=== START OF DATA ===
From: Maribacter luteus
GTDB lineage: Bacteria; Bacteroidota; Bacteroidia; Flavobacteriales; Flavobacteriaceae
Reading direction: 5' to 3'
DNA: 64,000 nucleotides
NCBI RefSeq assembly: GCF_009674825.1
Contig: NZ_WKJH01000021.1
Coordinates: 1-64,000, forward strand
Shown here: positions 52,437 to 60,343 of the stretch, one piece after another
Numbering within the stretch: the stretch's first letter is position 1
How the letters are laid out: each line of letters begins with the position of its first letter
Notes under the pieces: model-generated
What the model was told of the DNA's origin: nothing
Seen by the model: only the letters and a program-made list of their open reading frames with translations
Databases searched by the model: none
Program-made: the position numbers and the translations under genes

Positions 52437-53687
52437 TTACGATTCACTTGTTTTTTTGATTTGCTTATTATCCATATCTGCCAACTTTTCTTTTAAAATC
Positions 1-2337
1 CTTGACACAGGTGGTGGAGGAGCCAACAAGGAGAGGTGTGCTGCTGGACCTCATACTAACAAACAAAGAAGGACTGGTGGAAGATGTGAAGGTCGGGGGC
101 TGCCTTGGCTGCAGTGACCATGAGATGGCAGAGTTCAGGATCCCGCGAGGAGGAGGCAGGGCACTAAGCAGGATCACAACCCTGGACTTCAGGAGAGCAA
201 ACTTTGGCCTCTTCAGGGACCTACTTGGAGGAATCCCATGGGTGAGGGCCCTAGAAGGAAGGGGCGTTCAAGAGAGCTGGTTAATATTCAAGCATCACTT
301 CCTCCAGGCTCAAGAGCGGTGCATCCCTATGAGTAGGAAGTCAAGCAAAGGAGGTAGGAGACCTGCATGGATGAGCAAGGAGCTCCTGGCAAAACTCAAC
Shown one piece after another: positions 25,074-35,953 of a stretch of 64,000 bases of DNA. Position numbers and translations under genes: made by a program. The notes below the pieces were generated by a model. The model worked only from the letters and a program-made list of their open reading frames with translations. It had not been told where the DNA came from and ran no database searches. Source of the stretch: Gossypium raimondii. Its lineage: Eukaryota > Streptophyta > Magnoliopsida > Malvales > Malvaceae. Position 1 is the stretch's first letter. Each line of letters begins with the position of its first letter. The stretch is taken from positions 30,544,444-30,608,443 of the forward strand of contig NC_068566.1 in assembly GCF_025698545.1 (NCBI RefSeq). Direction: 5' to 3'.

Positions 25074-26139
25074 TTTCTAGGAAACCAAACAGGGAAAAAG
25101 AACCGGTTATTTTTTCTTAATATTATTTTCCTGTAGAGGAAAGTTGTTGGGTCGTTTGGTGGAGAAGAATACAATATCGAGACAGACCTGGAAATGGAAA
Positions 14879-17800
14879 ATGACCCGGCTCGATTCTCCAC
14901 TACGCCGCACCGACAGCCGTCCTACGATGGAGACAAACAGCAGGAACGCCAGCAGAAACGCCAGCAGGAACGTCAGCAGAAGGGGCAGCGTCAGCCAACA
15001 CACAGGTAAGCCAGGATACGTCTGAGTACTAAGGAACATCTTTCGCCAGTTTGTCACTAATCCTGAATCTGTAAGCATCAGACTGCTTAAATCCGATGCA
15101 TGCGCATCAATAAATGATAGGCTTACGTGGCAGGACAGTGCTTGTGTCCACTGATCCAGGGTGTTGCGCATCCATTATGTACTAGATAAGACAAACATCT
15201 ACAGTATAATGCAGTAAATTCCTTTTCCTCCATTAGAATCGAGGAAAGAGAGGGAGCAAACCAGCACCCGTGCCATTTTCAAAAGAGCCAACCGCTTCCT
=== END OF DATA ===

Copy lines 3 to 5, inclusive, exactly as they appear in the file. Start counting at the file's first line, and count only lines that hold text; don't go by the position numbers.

Reading direction: 5' to 3'
DNA: 64,000 nucleotides
NCBI RefSeq assembly: GCF_009674825.1